: Albert Maysles
: Kristen Nutile
: Tanja Meding
Photo(left) by Eileen Travell
Sally Gross – The Pleasure of Stillness is an intimate portrait about the life and work of critically acclaimed dancer and choreographer Sally Gross. Called “the most poetic of minimalist modern-dance choreographers” by New York Times dance critic Jennifer Dunning, Sally Gross has been dancing for more than fifty years. This film will give the audience an insight into the life and creative process of a true New York artist who has been involved in a number of groundbreaking art movements over the last 50 years, which still continue to influence artists today.
What inspired you to make this piece?
: As both a still photographer and cinematographer, the stillness of Sally Gross' dance sort of falls between still photograph and the motion picture - enough movement to be filmed with a motion picture camera and still enough for the viewer to be all the more engaged with something that moves so little. So it gave me the opportunity to exercise both of my talents.
: I had been attending Sally Gross’ dance performances and I found her work to be very intriguing and beautiful. So, when producer Tanja Meding approached me to collaborate on this film with Albert Maysles, I jumped at the chance. I had previously collaborated with Albert on another piece, and thought this would be a great project. Both Sally and Albert are very inspiring people.
Briefly tell us about how you made your film or video: what camera and format did you use to shoot your piece, and what system did you use to edit it? What is your working process? Did you use any special techniques to make this work?
: I used a Sony PD-170 in PAL, for my camera. And for the editing, we used Final Cut Pro. I worked in my usual fashion, in a direct cinema style, observing and not controlling the activities of those whom I was filming.
: As an editor, I tried to cut the film in a way that would showcase Sally’s work. One way of doing this was by using long takes.
Do you have any interesting behind-the-scenes stories about the making of this particular work?
: One of the dancers, Tanja Meding, is the one who introduced me to Sally. Fortunately, Tanja was someone who had already been working with me as an associate producer.
: I was amazed at how Tanja Meding was able to continually uncover incredible archival footage of Sally and New York City. She helped one of Sally’s friends rummage through his basement to find black and white footage of Sally dancing on the steps of the New York Public Library. The footage hadn’t been viewed since the 1960s. On a different note, we finished the film the same week that I gave birth to my daughter!
What is the relationship between your work as a video/filmmaker and life in the New York metropolitan area?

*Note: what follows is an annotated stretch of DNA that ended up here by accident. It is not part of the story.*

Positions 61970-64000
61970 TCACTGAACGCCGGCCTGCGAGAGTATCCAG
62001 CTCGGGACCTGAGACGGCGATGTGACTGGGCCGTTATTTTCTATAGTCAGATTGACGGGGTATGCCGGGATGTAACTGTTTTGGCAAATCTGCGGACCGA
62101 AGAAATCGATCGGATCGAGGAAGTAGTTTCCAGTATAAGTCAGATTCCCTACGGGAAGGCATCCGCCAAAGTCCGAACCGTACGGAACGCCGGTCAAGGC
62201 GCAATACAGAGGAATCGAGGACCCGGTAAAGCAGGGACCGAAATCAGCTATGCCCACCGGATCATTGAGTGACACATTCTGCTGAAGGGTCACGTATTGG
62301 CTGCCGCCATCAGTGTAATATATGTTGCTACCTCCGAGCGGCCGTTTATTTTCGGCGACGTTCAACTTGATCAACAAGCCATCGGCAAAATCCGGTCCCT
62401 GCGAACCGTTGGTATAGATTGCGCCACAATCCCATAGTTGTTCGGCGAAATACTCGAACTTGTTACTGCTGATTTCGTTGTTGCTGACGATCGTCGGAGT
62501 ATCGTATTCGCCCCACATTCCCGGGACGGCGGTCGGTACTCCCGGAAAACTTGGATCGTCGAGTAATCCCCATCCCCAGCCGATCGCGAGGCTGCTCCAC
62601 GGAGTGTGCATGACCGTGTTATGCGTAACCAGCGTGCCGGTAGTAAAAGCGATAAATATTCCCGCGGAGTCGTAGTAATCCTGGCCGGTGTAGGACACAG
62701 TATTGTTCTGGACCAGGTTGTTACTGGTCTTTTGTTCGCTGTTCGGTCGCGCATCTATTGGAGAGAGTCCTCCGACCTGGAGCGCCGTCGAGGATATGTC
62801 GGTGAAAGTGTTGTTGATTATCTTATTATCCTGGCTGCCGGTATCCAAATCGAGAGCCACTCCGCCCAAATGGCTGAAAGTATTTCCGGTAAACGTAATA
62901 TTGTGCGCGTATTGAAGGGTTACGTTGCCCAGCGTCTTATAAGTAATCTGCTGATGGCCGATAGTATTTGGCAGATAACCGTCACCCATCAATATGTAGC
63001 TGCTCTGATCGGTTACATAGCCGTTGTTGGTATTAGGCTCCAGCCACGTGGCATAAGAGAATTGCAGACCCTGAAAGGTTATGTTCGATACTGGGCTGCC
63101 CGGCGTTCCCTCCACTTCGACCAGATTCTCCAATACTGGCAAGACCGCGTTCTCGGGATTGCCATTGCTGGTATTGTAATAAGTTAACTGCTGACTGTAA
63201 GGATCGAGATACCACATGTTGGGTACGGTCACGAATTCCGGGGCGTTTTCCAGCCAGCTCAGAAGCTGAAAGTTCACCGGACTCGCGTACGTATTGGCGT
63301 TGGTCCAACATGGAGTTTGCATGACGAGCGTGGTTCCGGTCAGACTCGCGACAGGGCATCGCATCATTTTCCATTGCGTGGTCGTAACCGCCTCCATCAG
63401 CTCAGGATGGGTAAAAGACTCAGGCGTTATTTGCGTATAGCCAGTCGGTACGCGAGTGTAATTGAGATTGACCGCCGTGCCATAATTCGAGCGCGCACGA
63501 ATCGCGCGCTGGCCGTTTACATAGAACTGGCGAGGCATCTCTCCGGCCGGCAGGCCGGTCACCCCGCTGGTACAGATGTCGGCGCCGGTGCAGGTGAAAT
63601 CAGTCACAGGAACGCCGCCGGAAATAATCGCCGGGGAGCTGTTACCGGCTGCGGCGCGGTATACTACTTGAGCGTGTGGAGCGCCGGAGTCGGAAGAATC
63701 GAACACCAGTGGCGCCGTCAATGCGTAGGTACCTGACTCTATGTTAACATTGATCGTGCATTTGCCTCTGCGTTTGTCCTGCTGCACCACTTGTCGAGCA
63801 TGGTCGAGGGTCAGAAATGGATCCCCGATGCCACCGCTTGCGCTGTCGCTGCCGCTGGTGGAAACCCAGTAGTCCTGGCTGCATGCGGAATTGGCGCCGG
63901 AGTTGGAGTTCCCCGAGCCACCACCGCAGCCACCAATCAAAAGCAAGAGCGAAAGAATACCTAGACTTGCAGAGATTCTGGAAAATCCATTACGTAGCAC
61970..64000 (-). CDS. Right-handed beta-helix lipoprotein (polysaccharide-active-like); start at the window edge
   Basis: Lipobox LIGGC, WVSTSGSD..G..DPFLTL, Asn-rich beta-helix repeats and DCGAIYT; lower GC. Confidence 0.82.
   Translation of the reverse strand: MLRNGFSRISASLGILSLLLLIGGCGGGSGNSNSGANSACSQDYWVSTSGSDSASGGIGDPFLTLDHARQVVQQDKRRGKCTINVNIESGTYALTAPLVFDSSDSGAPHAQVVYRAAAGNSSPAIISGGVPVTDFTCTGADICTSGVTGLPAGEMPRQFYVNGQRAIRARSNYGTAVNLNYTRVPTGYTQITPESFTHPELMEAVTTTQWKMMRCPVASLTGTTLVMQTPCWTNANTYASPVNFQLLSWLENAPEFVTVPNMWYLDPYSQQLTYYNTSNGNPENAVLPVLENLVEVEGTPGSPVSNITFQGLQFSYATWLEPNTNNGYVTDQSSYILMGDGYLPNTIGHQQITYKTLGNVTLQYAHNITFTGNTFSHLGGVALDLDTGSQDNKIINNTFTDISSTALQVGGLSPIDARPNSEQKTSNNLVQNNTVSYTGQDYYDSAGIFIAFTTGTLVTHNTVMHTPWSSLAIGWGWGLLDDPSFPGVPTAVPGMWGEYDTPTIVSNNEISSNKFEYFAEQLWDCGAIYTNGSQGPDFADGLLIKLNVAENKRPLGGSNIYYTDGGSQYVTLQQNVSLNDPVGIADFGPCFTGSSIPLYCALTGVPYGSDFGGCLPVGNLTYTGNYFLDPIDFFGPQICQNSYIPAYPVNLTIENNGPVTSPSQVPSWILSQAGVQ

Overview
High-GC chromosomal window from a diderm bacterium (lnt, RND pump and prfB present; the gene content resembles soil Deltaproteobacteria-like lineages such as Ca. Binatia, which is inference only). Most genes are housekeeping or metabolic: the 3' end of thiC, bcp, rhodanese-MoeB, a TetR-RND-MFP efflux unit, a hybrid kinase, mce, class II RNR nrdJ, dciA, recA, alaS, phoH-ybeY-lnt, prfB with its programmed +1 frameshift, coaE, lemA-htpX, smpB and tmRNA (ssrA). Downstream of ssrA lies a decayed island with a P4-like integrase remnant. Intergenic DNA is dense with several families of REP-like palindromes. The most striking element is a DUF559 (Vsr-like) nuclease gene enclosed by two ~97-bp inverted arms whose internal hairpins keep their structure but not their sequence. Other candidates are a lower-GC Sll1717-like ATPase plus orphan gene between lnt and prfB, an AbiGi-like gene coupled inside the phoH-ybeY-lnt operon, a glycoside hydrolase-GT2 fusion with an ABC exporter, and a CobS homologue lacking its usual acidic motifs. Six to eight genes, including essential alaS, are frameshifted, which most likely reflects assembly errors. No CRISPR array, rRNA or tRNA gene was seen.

: When I was 28, I moved to New York in order to make films here. It's the best place for me to work as a documentary filmmaker. The talent, the opportunities for financing and distribution are here. In my own experience, the subject matter for films oftentimes are located here. I've made five films, including the latest, The Gates, with Christo and Jeanne-Claude, both of whom are based here in New York. The Gates, of course, took place in New York's Central Park.
: In general, my work is very inspired by New York. Unfortunately I don’t have the words to describe why - which is probably why I make films. During the making of this film, I had the wonderful opportunity to learn more about New York City through Sally Gross. Sally was born and raised in the Lower East Side and studied dance at the Henry Street Settlement with Alwin Nikolais. She became part of the legendary Judson Dance Theater in the 1960s and now in her seventies, she continues to perform in New York City every year.
What films/videos and makers have inspired you or influenced your work? And why?
: I've been most inspired by the nature of documentary as practiced in a direct cinema style, which I find to be a serendipitous adventure into life itself.
: Albert Maysles, of course! I have been a great admirer of his work for many years and it was such a thrill to collaborate with him. I am also very inspired by the films of Michelle Lippitt. Her work is stunning.
If viewers are interested in obtaining copies of your work for rental or purchase, whom should they contact and at what address and phone number?
To purchase "Sally Gross" and for more info, contact Producer, Tanja Meding email@example.com
For more info on Albert Maysles
: Amazon.com distributes most of my work. For more information, call Laura at Maysles Films, 343 Lenox Avenue, here in New York. The phone number is 212-582-6050. Also, there is much more information on the website www.mayslesfilms.com
. Included in the website are descriptions of upcoming films in the making and mention of my book of still photographs entitled A Maysles Scrapbook
, recently published, and available on amazon.com.